For additional information:
Brown, Walter L. “The Henry M. Rector Claim to the Hot Springs of Arkansas.” Arkansas Historical Quarterly 15 (Winter 1956): 281–292.
Donovan, Timothy P., Willard B. Gatewood Jr., and Jeannie M. Whayne, eds. The Governors of
Arkansas : Essays in Political Biography. 2d ed. Fayetteville:
Arkansas Press, 1995.
Dougan, Michael B. Confederate Arkansas: The People and Policies of a Frontier State in Wartime. Tuscaloosa: University of Alabama Press, 1976.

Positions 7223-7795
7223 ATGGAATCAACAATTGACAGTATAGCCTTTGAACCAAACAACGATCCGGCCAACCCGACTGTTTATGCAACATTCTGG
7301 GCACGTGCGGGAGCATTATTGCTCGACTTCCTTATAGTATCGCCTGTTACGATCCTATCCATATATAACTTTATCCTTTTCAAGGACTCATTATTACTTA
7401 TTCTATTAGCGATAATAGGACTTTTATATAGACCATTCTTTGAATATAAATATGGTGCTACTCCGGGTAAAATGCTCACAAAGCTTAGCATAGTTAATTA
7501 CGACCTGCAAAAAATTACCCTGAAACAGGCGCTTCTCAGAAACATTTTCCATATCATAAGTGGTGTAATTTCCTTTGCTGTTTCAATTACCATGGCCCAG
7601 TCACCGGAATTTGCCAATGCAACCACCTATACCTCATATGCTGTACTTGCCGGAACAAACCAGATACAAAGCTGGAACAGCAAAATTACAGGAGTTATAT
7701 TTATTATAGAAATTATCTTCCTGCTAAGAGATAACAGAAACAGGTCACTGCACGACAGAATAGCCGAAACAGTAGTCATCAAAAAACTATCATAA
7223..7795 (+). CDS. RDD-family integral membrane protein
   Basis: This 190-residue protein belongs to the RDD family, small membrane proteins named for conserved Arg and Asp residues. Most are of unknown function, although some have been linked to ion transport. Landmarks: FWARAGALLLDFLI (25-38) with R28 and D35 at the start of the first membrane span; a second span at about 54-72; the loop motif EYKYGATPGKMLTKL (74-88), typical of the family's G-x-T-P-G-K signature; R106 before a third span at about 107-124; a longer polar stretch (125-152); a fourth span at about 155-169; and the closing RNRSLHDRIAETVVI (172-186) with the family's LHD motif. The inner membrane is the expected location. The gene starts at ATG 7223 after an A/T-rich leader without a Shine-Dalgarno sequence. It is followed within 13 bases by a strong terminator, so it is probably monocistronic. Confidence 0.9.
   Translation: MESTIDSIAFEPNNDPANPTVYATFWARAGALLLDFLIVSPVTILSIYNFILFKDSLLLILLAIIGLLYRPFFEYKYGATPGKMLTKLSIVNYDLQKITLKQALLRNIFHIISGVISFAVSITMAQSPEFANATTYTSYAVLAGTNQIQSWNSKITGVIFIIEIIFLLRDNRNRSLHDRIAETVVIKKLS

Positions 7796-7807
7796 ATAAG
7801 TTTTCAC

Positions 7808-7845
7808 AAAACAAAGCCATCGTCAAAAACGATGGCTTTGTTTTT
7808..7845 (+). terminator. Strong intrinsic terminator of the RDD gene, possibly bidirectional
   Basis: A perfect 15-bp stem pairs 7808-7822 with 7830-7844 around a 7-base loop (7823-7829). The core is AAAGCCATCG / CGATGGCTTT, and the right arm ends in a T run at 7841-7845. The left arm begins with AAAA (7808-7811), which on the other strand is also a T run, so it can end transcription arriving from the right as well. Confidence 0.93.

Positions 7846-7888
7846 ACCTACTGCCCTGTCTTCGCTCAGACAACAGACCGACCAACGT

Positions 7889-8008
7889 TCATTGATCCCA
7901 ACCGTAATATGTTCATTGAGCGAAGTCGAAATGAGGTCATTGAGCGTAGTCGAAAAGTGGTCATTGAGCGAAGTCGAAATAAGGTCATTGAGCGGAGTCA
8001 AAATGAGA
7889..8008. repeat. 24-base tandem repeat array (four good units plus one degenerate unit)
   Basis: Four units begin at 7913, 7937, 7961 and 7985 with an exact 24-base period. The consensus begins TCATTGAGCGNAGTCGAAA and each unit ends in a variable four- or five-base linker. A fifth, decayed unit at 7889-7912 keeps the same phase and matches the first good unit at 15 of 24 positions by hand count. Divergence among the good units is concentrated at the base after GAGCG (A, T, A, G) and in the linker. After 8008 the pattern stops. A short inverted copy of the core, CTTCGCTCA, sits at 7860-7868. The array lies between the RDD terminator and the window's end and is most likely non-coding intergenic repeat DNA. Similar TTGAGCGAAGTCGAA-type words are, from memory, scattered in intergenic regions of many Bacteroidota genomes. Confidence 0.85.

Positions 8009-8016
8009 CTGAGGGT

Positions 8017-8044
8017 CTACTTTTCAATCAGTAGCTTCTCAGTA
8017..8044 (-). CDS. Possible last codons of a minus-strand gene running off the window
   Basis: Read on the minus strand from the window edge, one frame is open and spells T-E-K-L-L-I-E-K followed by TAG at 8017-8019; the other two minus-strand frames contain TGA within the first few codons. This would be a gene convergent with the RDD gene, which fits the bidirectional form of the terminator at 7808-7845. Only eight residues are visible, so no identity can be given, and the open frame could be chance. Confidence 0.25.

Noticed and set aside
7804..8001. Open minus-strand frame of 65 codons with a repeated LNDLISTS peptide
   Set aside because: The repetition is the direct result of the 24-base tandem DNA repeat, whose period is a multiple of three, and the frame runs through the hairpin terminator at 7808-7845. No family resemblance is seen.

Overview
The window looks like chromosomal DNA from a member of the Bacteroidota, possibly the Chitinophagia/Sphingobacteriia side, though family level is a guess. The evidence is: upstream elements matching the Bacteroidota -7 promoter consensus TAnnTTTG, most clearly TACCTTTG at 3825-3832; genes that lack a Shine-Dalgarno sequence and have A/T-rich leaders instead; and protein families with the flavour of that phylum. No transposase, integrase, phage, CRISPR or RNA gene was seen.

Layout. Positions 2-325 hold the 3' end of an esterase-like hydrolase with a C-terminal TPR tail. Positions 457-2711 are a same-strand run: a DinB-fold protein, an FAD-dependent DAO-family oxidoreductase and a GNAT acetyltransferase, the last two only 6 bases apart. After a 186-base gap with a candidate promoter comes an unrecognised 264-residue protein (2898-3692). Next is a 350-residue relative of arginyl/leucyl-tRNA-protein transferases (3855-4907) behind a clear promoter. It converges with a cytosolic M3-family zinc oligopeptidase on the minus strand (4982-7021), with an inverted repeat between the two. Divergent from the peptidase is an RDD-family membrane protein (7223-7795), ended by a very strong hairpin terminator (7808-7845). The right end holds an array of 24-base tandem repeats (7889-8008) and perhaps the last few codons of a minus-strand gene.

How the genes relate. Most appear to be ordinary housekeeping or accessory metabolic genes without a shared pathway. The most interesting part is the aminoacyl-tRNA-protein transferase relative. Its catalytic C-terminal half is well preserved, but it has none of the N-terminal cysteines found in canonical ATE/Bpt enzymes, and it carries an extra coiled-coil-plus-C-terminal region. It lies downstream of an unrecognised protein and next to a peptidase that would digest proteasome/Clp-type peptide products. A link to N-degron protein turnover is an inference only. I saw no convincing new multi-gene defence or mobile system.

Kie Oldham Papers. Arkansas State Archives, Little Rock, Arkansas.
Moneyhon, Carl H. “Governor Henry Massie Rector and the Confederacy: States’ Rights versus Military Contingencies.” Arkansas Historical Quarterly 73 (Winter 2014): 357–280.
Shinn, Josiah H. Pioneers and Makers of Arkansas. Chicago: Genealogical and Historical Publishing Company, 1908.
Yearns, W. Buck, ed. The Confederate Governors. Athens: University of Georgia Press, 1985.
University of Arkansas, Fayetteville
Michael B. Dougan
Waddy W. Moore
This entry, originally published in The Governors of Arkansas, appears in the Encyclopedia of Arkansas History & Culture in an altered form. The Governors of Arkansas is available from the University of Arkansas Press.